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Evergreen Village residents eager for agreement

Published: Thursday, Feb. 20, 2014 3:26 p.m. CDT • Updated: Tuesday, April 8, 2014 10:35 a.m. CDT
Caption
(Monica Maschak - mmaschak@shawmedia.com)
Felipe Teddy, an Evergreen Village resident, tries to start a car in his driveway on Thursday. Teddy wants to make sure the car works in case the area floods again this spring.

SYCAMORE — Although he paid about $30,000 for his mobile home 10 years ago, Felipe Teddy knows he won't get anywhere near that much when he sells it.

Teddy's family is one of about 118 still paying lot rent in Sycamore's flood-prone Evergreen Village Mobile Home Park. All of them are waiting while a purchase price is negotiated between DeKalb County officials and park owner Frank Santoro.

County officials made a $1.6 million offer to purchase the property at 955 E. State St. in late 2013, but he was not satisfied with the appraisal or the county's offer. The roughly 19-acre park is in a flood plain beside the Kishwaukee River, and has flooded repeatedly in the past six years.

"This isn't as bad as other areas of the park," said Teddy, whose home is near a small pond in the park. "I just don't know what's going to happen, though. We're looking for another place, so we're ready to move."

Officials have been trying to relocate the residents and restore the area to open space. Paul Miller, county planning, zoning and building director, said the county received grants totaling $5.6 million from the Illinois Emergency Management Agency and Federal Emergency Management Agency.

Before the county can move forward with relocation plans for the residents, however, they must buy the property, which includes 33 acres of farmland and about 6 acres of railroad right-of-way near it.

DeKalb County Administrator Gary Hanson said the county has to own the property before making offers to individual residents.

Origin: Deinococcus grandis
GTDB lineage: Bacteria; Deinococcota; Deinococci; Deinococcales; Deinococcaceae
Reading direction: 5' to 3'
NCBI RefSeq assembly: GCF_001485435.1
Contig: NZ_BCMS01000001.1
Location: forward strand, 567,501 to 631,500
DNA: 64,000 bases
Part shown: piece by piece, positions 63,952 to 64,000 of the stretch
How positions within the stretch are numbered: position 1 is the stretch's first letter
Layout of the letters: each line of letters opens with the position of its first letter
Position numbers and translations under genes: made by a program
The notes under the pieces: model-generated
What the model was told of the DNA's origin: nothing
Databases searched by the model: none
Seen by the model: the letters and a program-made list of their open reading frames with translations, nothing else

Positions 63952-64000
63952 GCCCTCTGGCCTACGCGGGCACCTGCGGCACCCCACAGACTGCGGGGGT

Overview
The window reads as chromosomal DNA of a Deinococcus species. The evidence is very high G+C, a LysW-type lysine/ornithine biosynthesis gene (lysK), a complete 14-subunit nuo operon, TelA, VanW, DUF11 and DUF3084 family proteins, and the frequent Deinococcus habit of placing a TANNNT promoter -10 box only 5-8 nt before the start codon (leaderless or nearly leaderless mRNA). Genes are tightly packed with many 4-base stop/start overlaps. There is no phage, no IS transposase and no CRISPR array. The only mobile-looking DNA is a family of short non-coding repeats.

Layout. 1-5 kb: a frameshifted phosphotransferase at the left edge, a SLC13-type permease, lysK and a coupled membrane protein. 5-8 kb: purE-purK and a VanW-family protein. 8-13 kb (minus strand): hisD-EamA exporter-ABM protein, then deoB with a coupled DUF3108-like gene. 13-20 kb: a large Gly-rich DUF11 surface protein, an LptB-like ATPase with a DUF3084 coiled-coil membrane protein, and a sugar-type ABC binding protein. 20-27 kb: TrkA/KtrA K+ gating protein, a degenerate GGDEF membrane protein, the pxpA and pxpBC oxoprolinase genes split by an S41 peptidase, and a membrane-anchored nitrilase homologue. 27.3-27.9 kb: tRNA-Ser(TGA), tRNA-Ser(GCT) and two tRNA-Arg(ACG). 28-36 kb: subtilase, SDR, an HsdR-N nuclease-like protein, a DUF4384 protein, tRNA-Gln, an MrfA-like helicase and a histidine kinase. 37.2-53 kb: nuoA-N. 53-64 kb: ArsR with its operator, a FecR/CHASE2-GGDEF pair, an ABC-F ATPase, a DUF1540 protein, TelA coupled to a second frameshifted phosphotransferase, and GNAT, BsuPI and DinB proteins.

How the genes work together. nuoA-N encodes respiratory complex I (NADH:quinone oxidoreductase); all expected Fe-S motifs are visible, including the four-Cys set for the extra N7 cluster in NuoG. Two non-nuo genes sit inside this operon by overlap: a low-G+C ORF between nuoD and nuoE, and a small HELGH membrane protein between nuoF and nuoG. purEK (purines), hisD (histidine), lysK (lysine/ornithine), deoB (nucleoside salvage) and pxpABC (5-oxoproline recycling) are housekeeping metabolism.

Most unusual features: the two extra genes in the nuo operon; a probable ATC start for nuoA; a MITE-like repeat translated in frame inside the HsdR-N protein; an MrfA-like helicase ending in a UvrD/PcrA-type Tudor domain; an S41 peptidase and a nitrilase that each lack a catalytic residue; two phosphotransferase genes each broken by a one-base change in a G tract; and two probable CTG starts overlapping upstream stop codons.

"If we don't own the land and started relocated residents, other people could come back into the park," Hanson said.

Santoro said the county's appraisal was lower than what the land was worth in 2007. He said he rejected both the appraisal and the county's offer because it was too low, and because officials refused to show him their appraisal.

"It kinda drove me nuts they wouldn't show it to me," Santoro said. "This is the taxpayers' money they are using to buy the property."

Santoro said he contracted with CohnReznick LLP of Chicago to get his own appraisal. He declined to disclose the final appraisal amount because he is still in negotiations with the county.

"I don't know how long it will be for the next step," Santoro said.

Hanson said the county has received a counter offer from Santoro. He declined to disclose the amount of the counter offer.

Time is running out for the process to move forward, Hanson said.

"The grant was for a three-year period that expires June 30, 2015. The land acquisition has to happen soon because we need time to relocate residents," Hanson said.

"The safety of the residents is the bigger issue. Every day we're not moving forward is a day of danger; we're very aware of that," Hanson said.

In the meantime, residents such as Teddy and Shirley Zierke, who live near the park entrance, are in limbo.

"I've been fortunate that I haven't had any water in my house," said Zierke, an 18-year resident of the park. "I wish they would buy us out so we can get out, though.

"I'm worried this year. I wish it would stop raining."

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